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Gulf Coast Health Center receives grant to advance peer support in integrated health care

The Hogg Foundation for Mental Health at The University of Texas at Austin has awarded $900,000 in grants to three Texas community health centers (CHCs) to advance peer support in the delivery of integrated health care.

Integrated health care is the systematic coordination of primary care, mental health services and substance use treatment. There is now an abundance of research supporting the notion that integrated care approaches can be effective for individuals with both chronic care conditions and mental health conditions. In recent years, the Hogg Foundation has made advancing integrated health care a key strategic area in its grantmaking.

The establishment of peer services in existing integrated health care settings is a natural next step. Peer support is the principle and practice of incorporating individuals with lived experience of mental illness as key members of the care team. This grant program aims to further establish recovery and peer support as core principles in the delivery of care.

The Advancing Peer Support in Integrated Health Care grants have been awarded to three CHCs: Gulf Coast Health Center (Port Arthur), Hope Family Health Center (McAllen) and Project Vida (El Paso). The grantees have each been awarded $300,000 over four years to support the hiring of certified peer specialists. Following a substantial planning period, the grantees will hire two certified peer specialists to work in team-based care delivering integrated health care. The rigorous adoption of recovery-oriented principles can be especially beneficial at community health centers, which are often the first point of contact for both physical and mental health concerns.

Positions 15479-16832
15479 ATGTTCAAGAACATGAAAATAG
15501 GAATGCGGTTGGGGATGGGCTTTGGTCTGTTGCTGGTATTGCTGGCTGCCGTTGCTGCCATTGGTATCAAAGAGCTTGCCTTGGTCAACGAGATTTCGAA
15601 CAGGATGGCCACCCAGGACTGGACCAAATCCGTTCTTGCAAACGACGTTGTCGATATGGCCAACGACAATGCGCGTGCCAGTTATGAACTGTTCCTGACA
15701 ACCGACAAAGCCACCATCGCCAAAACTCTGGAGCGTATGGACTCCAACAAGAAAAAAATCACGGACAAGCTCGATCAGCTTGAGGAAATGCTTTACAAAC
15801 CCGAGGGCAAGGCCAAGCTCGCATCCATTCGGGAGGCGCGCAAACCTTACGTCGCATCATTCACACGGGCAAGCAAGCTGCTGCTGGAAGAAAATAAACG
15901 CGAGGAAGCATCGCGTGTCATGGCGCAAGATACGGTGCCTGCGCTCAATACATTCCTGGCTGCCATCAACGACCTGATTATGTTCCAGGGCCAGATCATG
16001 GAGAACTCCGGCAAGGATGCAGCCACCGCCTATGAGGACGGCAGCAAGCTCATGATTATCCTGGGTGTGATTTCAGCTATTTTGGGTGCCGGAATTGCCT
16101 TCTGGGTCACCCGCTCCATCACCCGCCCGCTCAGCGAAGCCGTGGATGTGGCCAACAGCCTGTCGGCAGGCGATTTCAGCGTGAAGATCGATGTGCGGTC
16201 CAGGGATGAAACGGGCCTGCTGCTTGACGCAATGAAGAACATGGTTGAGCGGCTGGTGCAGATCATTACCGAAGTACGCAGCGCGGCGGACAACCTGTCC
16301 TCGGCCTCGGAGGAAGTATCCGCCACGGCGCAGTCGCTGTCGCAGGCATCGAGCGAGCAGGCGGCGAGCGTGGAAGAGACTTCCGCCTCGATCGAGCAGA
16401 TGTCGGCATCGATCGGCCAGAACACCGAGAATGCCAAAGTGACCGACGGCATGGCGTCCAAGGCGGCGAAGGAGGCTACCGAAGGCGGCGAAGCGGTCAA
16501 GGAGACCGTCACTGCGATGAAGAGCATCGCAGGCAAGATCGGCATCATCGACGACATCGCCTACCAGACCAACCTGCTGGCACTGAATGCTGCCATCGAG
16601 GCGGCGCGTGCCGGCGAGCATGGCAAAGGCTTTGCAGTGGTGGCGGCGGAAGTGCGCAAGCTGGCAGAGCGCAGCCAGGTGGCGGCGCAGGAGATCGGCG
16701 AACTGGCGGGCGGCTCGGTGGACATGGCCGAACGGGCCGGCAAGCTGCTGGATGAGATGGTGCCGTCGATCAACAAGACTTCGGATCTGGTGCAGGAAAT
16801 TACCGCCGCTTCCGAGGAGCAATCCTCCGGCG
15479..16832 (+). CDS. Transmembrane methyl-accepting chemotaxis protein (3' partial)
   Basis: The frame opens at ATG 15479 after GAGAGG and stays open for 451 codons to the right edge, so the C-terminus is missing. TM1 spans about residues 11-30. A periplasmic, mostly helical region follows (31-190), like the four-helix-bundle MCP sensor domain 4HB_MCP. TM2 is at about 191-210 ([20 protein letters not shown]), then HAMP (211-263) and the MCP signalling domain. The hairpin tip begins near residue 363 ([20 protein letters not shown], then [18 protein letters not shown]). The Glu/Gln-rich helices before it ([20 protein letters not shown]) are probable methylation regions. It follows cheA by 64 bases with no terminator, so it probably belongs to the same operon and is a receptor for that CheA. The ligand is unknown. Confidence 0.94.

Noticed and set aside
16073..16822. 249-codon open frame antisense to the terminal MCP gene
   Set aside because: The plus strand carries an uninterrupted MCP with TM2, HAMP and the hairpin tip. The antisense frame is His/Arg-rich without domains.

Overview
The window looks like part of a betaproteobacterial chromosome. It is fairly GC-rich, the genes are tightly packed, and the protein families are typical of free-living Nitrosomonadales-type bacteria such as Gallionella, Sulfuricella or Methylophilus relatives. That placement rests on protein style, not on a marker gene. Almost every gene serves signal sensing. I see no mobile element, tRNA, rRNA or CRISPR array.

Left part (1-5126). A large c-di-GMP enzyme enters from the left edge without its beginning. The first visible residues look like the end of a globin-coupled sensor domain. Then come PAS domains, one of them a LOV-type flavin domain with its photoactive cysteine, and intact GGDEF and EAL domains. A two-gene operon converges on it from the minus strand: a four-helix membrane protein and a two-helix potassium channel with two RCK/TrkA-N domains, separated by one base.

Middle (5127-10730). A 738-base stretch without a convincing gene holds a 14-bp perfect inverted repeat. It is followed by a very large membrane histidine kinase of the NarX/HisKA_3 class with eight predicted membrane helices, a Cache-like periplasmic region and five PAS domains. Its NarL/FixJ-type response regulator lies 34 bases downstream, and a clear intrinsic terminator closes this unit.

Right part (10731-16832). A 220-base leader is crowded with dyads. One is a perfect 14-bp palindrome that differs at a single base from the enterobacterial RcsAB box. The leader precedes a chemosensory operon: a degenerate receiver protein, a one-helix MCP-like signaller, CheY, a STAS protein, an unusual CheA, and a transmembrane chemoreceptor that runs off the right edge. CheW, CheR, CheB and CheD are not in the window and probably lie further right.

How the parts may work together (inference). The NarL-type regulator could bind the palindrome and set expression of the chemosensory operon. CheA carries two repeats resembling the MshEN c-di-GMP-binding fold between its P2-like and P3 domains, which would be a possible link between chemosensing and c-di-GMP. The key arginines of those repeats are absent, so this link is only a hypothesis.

“This grant program represents the joining of two of our most significant programs areas: integrated health care and peer support,” said Dr. Octavio N. Martinez, Jr., executive director of the Hogg Foundation and associate vice president for diversity and community engagement at The University of Texas at Austin. “We are committed to helping ensure that peer support is not an adjunct or an after-thought, but an integral part of health care delivery.”

The Hogg Foundation advances recovery and wellness in Texas by funding mental health services, policy analysis, research and public education. The foundation was created in 1940 by the children of former Texas Governor James S. Hogg and is part of the Division of Diversity and Community Engagement at The University of Texas at Austin.